Memos need to convey information in a concise, purposeful manner. This no-nonsense style means that even if you're sweating the prospect of writing one, you should find the straightforward, sensible format a welcome relief from the other, more labor-intensive writing projects you might have on your desk.
Write a Heading
Begin your memo by writing a standard heading that includes “To:”, “From:”, “Date:” and “Subject” on separate lines. Give some thought to the audience line, realizing that you might not wish to disseminate your memo to the entire company but to only a few departments instead. The perfunctory heading allows readers to quickly scan it and glean important information right from the start -- from relevancy to topic.
State Your Purpose
Write a short opening that clearly states, in the simplest terms possible, your purpose for writing. Inject some personality, if you wish, but keep this addition brief as well. For example, if you are making an announcement, you might write, “After a particularly long and exhaustive search, I am positively delighted to announce that ABC Company has hired XYZ Writers Group to guide our upcoming marketing efforts.”
Elaborate With Precision
Devote the body of your memo -- no more than two or three paragraphs -- to elaborating on your opening statement. Anticipating questions is important; you don't want your memo to generate more questions than it does provide answers, but a memo is not the forum for an exhaustive, 360-degree disclosure, either. Organize the most important information -- what employees will want to know and what they need to know -- in a hierarchical manner. Finally, keep in mind that a memo rarely serves as the “final word” on a topic; in fact, it sometimes sets in motion a full range of activities. So devote the last paragraph of the body of your memo to “next steps” or “what happens next.” For example, in this instance you might wish to share when you will introduce the writers group to your employees.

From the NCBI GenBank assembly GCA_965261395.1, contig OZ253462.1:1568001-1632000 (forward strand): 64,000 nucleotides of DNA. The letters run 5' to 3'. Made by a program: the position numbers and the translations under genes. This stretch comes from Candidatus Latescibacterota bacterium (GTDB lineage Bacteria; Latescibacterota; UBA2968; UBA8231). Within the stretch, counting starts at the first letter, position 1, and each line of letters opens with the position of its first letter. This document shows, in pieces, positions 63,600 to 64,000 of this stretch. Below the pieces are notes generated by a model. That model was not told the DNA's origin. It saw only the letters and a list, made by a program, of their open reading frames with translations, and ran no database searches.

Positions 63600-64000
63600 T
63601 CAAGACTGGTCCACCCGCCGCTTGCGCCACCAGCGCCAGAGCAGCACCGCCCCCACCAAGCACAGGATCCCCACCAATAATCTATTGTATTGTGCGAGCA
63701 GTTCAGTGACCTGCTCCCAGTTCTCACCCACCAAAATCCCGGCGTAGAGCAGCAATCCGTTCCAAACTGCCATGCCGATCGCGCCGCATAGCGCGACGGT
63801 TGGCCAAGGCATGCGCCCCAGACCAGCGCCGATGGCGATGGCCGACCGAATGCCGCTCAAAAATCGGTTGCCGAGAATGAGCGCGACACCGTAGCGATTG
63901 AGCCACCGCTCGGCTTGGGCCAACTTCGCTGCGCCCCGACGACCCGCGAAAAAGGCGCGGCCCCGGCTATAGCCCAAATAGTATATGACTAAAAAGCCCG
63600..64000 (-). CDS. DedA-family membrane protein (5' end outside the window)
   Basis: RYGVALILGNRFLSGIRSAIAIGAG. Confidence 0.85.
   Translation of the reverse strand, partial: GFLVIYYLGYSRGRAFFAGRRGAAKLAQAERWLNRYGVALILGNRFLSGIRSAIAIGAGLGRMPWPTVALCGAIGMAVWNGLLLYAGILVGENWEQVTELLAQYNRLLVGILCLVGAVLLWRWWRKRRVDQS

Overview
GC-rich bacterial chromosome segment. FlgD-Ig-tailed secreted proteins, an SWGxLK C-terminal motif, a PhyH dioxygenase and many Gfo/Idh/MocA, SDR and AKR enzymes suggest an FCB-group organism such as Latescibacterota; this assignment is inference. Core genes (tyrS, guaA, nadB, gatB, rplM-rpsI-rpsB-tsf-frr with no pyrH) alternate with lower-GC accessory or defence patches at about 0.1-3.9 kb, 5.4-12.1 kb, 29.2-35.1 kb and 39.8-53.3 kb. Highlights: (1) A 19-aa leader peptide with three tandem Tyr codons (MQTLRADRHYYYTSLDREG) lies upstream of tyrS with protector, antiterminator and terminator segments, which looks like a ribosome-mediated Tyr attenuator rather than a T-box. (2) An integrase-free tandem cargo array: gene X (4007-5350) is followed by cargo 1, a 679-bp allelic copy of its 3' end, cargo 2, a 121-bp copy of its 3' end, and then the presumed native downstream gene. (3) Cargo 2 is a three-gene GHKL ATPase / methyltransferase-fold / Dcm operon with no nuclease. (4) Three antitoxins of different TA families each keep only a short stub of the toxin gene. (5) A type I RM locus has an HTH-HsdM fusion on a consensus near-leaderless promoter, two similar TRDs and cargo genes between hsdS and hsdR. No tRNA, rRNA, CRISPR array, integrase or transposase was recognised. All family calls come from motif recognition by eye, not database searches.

Close in Style
Close your memo on an upbeat note, realizing that you are sending an implicit message for your employees to follow. You might say, for example, “I know you look forward, as I do, to embarking on this exciting chapter in our company's history. I thank you in advance for your continued enthusiasm and dedication.”
Point to Attachments
Include a notation at the very bottom of your memo for relevant attachments, such as documents you want employees to read or new procedures you want them to follow. Simply write the word “Attached:” and briefly summarize the information. In this example, you might wish to include a compendium of the writers group's previous marketing projects so your employees can familiarize themselves with the group's style and accomplishments. Be explicit about where employees can find this information. For example, whether you post a paper copy of your memo on a bulletin board or email it company-wide, be sure that employees understand how to access the attachment.
Read your memo aloud as you carefully proofread and edit it before disseminating it.